Trinity Politics Society (PolSoc) hosted Irish presidential candidate and founder of Pieta House, Senator Joan Freeman yesterday evening. She was the second presidential candidate of the week who visited PolSoc following their hosting of Sean Gallagher on Tuesday. Opening with some light remarks about what she was expecting, Senator Freeman said that “I didn’t realize what I was coming to this evening in being invited to speak to Trinity Politics Society”.
Acknowledging that her aforementioned expertise in mental health, due to her profession as a qualified psychologist, would lead to some thought-provoking and intelligent discussion on mental health. She said that it was to the credit of the younger generation who had begun destigmatizing mental health in Irish society. “I’ve come to realize in recent years, that I’m not as intelligent as I once thought I was, as the general public, young people, in particular, have begun to educate themselves in the importance of mental health”.
The first half of her speech recounted her early years as a psychologist and juggling her professional life with the responsibilities of being a mother of four children. She openly criticized her closed-mindedness when it came to dealing with patients who were suicidal along with Ireland’s discomfort in addressing mental health issues. “Whenever a patient came to me who were suicidal, I immediately referred them to a GP, because I had this genuine fear for my life, thinking they would be violent. Unfortunately, this was the cultural norm of Ireland for years, people just didn’t talk about mental health issues, it was a taboo subject and a source of shame for family members”.
She said became more experienced, she began to realize that “sending people who were suicidal to A&E was no longer applicable, and that was my primary motivation to setting up Pieta House”. She highlighted the remarkable growth of the organisation “from starting with just myself in one location in Lucan, to today with 15 locations and over 280 staff members”. She also mentioned the success of the annual Darkness into Light annual walk which saw only 480 people show up in its inaugural year and in its ten years since “Over 200,000 people have participated”.
Moving onto why she should be elected President of Ireland, Freeman stated that “Every President has brought their own dimension to the role, and what I would like to bring is a focus on the well-being of the citizens of our country”. Recalling a recent radio interview where a young girl, who has had to seek accommodation in a hotel dreads waking up every morning, Freeman would “bring a focus and investment in our children to give them the support they need”. Stressing that she would seek to ensure that Ireland’s older generations “are not forgotten about and brought back into the community to add their wisdom and experience in tackling the issues this country faces”. Freeman wrapped up her speech by saying that should she be elected “hopefully in seven years time, Ireland will be a more open and accepting country and one that can be an example to the world”.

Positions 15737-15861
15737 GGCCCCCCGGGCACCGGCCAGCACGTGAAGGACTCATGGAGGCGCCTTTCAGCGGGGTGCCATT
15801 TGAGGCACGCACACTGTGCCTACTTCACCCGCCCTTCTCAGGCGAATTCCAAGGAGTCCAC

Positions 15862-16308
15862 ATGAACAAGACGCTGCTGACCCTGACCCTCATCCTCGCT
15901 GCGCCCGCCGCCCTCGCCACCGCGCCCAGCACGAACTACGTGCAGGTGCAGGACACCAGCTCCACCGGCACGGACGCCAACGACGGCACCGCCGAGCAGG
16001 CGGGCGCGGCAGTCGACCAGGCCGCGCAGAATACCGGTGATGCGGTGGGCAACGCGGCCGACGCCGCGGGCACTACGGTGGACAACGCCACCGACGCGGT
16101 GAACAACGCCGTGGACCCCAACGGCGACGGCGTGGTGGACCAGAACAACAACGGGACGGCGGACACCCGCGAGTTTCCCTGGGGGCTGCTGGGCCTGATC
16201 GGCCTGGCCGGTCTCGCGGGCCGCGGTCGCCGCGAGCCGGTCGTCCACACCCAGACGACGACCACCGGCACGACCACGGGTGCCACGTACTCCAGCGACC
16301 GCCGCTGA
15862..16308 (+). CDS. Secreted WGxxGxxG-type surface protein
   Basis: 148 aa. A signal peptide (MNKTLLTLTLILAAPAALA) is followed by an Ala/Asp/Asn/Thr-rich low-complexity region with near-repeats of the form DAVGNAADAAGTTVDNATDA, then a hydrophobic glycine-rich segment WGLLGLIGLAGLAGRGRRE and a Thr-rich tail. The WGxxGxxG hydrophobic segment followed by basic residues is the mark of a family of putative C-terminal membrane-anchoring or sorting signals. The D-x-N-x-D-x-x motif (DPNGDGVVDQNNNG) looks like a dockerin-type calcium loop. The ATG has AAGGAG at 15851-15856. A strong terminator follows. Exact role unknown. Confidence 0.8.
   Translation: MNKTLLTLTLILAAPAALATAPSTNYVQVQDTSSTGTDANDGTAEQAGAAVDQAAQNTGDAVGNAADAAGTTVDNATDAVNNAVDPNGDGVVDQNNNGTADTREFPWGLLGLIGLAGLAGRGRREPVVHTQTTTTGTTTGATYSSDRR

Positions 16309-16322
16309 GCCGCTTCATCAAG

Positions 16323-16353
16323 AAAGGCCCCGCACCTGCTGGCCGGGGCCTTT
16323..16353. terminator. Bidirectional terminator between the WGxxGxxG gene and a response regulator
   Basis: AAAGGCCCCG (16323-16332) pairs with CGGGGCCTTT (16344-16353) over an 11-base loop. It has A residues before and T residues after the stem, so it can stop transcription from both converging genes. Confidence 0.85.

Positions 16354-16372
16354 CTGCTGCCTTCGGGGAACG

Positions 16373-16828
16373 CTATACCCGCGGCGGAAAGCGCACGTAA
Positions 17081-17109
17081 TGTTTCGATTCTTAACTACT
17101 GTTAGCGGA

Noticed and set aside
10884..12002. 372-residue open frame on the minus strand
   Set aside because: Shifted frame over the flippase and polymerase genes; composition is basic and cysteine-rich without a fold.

PolSoc Chair, Micheál Ganley, commenced the round of questions by asking Senator Freeman about an earlier reference in her speech about the divide between Dublin and rural Ireland. He asked how she would aim to make Dublin more aware of the issues outside Ireland’s capital. “The reality is, that it is just not possible to achieve this, everything starts and finishes in Dublin”.
“What rural Ireland needs”, she continued, “is a recognition of its volunteers” for both their charity and community outreach work, adding that “these areas know their respective problems, they have the ability to enact positive change in their communities”. Freeman concluded her answer by proposing a ‘county connection initiative’ in which “volunteers, campaigners, and problem-solvers coordinate together to solve their issues”.
Freeman also took questions from the floor, where one audience member asked her about supporting the Irish language, should she be elected. Having spent her early years in Britain, while her father was a migrant worker, her return to Ireland at the age of twelve limited her opportunities to learn the language, in spite of her efforts, she recalled. She praised the fluency of Irish in her four children through their attending of all-Irish schools. According to Freeman “the President of Ireland should be able to speak Irish, no matter their fluency” and that she “regretted putting it on the backburner for so long”.
Fielding a question from a member of the audience who mentioned that they were the child of two immigrant parents, they asked how she would address the cultural embedment of mental health issues within these groups in Ireland. Acknowledging that she had become the de facto face of mental health discussion in Ireland, she said that she was confident in her ability to encourage a discussion on the subject in all areas of Irish society.
The final question from the audience was whether she would run for President again should she be unsuccessful this time. “No, once is enough”, she said firmly to laughter from those in attendance, “what we need to do now is encourage the young leaders in Irish society to take an active role in politics”.